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Difference Between CV and Resume

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Main Difference

The main difference between CV and Resume is that the CV is an official document that is used for academic purposes, whereas the Resume is an official document used to apply for various jobs.

CV vs. Resume

A CV is a detailed look at a person’s life accomplishments. A resume is a summary of a person’s most relevant achievements. A CV is for academic purposes such as a person applying for having graduated from a Masters’s program or working as a professor/researcher at an institution. A resume is used to apply for various jobs.

A CV grows over a lifetime with the new achievements, and people keep on adding information in it. A resume does not exceed the limit of one or a maximum of two pages, no matter how long the duration of a career is. But the CV is instead a static document having no change. Although one may add new information to it, this will not change based on the post for which you are applying. A resume, however, can be designed to highlight specific skills or experiences of a person related to the position he is asking for.

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The CV is a detailed and explained document about achievements, education, and experiences. The resume is always brief and concise. The length of a CV covers almost 8 to 9 pages. An ideal resume has a length of one page, or an average length of the resume is two pages. A CV consists of complete information about educational background, achievements, projects, research papers, publications, recognition & awards, etc. The resume contains essential skills.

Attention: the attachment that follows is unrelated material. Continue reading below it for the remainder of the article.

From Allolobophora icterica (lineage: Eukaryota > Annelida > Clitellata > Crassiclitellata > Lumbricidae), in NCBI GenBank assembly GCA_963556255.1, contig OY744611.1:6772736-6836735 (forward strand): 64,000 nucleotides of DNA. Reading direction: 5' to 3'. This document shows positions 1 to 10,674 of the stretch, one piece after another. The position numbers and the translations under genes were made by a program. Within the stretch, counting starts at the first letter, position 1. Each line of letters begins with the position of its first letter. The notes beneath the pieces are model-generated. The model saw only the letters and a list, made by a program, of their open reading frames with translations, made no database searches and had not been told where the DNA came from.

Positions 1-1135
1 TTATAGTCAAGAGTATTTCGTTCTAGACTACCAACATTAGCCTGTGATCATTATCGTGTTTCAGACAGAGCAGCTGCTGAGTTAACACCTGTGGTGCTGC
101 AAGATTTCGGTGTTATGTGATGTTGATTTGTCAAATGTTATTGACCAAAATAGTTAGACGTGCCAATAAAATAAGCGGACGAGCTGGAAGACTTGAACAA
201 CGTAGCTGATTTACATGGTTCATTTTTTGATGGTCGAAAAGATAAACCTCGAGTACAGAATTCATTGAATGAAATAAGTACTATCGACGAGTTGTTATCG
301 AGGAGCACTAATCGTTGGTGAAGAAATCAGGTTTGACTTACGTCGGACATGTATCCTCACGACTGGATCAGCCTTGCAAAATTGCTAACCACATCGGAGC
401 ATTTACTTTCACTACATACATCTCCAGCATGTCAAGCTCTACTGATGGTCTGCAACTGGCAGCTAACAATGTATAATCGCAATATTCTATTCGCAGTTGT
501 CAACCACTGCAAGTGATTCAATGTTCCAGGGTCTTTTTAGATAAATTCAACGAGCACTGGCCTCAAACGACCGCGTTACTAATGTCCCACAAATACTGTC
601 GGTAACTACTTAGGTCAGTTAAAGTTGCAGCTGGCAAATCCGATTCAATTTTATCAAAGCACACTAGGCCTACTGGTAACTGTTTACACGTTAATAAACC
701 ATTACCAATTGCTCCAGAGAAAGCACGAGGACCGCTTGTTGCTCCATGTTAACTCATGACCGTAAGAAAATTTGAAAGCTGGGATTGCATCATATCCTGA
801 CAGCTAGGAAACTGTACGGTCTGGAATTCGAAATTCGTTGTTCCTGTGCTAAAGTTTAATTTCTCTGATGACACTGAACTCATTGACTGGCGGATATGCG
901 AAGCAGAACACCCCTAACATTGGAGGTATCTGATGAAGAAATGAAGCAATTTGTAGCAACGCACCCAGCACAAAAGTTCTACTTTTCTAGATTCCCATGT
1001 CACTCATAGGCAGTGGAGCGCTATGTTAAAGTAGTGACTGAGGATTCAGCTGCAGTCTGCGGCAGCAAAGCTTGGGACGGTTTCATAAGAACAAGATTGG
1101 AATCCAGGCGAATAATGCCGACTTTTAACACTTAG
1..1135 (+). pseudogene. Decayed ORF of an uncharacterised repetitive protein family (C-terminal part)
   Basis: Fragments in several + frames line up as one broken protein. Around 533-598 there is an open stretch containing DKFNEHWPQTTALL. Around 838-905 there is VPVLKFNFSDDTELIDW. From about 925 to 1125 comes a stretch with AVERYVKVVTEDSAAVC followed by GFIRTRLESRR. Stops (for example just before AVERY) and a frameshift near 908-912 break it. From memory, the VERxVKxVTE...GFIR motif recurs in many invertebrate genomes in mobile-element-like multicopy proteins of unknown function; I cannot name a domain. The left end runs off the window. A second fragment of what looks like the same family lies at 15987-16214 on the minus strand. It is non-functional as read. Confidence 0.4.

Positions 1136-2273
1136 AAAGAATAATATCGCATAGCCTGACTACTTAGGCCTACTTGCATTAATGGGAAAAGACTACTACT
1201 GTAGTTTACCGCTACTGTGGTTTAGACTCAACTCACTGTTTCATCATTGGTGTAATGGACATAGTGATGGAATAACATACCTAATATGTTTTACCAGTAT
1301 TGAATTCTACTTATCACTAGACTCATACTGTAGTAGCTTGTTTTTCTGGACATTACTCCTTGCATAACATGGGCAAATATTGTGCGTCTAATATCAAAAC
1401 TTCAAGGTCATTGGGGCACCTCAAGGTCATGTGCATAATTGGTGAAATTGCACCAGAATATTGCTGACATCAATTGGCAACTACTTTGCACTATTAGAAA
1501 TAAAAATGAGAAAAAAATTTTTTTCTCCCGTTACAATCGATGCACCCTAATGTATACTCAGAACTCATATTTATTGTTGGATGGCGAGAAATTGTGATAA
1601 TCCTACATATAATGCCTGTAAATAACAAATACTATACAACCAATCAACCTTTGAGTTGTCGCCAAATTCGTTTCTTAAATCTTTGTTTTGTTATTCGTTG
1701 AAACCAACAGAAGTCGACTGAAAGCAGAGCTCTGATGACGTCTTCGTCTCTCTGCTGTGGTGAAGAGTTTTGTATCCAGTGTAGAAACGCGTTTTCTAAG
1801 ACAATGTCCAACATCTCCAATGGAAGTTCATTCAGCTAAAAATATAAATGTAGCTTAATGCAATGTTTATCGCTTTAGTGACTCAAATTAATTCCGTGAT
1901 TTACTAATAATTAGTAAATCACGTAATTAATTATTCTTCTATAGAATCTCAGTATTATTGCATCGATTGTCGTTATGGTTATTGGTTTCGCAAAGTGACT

Comparison Chart

CVResume
A CV is an official document that is used for academic purpose and is a detailed look at a person’s life accomplishmentsA resume is an official document used to apply for various jobs and is a summary of a person’s most relevant achievements
Contains
Educational background, achievements, projects, research papers, publications, recognition & awards, etcMost essential skills of a person
Length
Several pagesNot more than two pages
Looks At
A person’s life accomplishmentsA person’s most relevant achievements
Purpose
Academic purposeUsed to apply for jobs
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What is a CV?

A CV is a detailed look at a person’s life accomplishments. It grows over a lifetime with the new achievements, and people keep on adding information in it. The term CV stands for Curriculum Vitae that is a Latin word. A CV is for academic purposes such as a person applying for having graduated from a Masters’s program or working as a professor/researcher at an institution.

The CV is a document describing the career journey of a person step-by-step. It is a comprehensive description of the things a person has done, such as the achievements, the publications, etc. CV is a stable record having no change. Although one may add new information to it, this will not change based on the post for which you are applying. There is no specified length of the CV. Its width increases with the amount of experience. It can run several pages covering almost 8 to 9 pages.